During the Cold War, the Soviet Union carried out more than 450 nuclear explosive tests at the Semipalatinsk site, which sprawls over a portion of the Kazakh plains slightly larger than Connecticut. Most of the tests involved atomic explosions, while others were carried out to improve weapons safety, in part by examining the impact of conventional explosives on plutonium metal. A network of tunnels built under Degelen Mountain became the epicentre of these tests.

After the Soviet Union collapsed in 1991, the Russians gradually abandoned the site. Economic conditions in the main city near the testing grounds grew desperate, and residents began to search the tunnels for metal to sell. They used mining equipment to steal copper from the electrical wiring and to scavenge rails that once carried nuclear devices far underground for explosive testing.

Conceived in 2000, Operation Groundhog suffered repeated delays, including work stoppages during the frigid winters. But with the nuclear ambitions of Al Qaeda coming into clearer view in documents seized during the invasion of Afghanistan, US officials felt the urgency of preventing plutonium from falling into the wrong hands. The concrete dome over the holes at the Balapan was completed in August 2003.

Just a few miles away, however, Degelen Mountain was still unattended, and scavengers continued to burrow in close proximity to weapons-grade plutonium. When a senior Pentagon official, Andy Weber, met with Russian and Kazakh officials in mid-2003 to discuss extending projects to the mountain, the Russians were still ambivalent and did not reveal all they knew.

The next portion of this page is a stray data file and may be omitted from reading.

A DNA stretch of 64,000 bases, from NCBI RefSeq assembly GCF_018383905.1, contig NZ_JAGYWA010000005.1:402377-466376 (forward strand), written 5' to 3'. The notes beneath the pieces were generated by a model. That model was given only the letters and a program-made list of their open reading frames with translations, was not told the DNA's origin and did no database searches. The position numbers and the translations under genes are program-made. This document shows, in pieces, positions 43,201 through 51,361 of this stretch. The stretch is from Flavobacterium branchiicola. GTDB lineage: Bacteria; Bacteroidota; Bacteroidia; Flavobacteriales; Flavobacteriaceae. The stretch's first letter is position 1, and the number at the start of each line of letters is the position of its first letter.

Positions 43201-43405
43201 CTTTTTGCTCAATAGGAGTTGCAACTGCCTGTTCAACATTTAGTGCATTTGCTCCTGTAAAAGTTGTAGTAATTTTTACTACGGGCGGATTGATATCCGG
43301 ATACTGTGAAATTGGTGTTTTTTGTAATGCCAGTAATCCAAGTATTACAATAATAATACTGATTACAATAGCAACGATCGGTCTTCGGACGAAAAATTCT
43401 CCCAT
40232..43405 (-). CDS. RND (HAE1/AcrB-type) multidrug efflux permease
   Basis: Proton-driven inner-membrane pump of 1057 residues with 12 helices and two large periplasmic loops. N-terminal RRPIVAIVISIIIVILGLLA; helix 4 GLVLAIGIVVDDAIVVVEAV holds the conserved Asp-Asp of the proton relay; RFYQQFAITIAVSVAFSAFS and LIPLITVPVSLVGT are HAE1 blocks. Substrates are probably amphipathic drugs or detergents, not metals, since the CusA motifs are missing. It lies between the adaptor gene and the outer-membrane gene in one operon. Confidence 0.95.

They offered the locations of three more experiments, at two sites. If work at these sample locales went well, and if the Russians felt confident that the Americans were not committing espionage, Minatom would consider sharing more information.

As it turned out, these sample locations weren’t in Degelen Mountain at all but in a nearby bunker. They involved three “kolbas” — large metal cylinders, insulated with Kevlar and fiberglass and designed to contain explosions equivalent to the force of 440 pounds of dynamite. They were most often placed deep within Degelen Mountain for plutonium tests, but three had been used above ground and were stored in the bunker.

The US Defence Threat Reduction Agency agreed to work on the three kolbas,one of which had been pried open by scavengers, and to defer action on Degelen Mountain. Operation Matchbox, begun in 2004, secured the kolbas by filling them with a concrete mixture.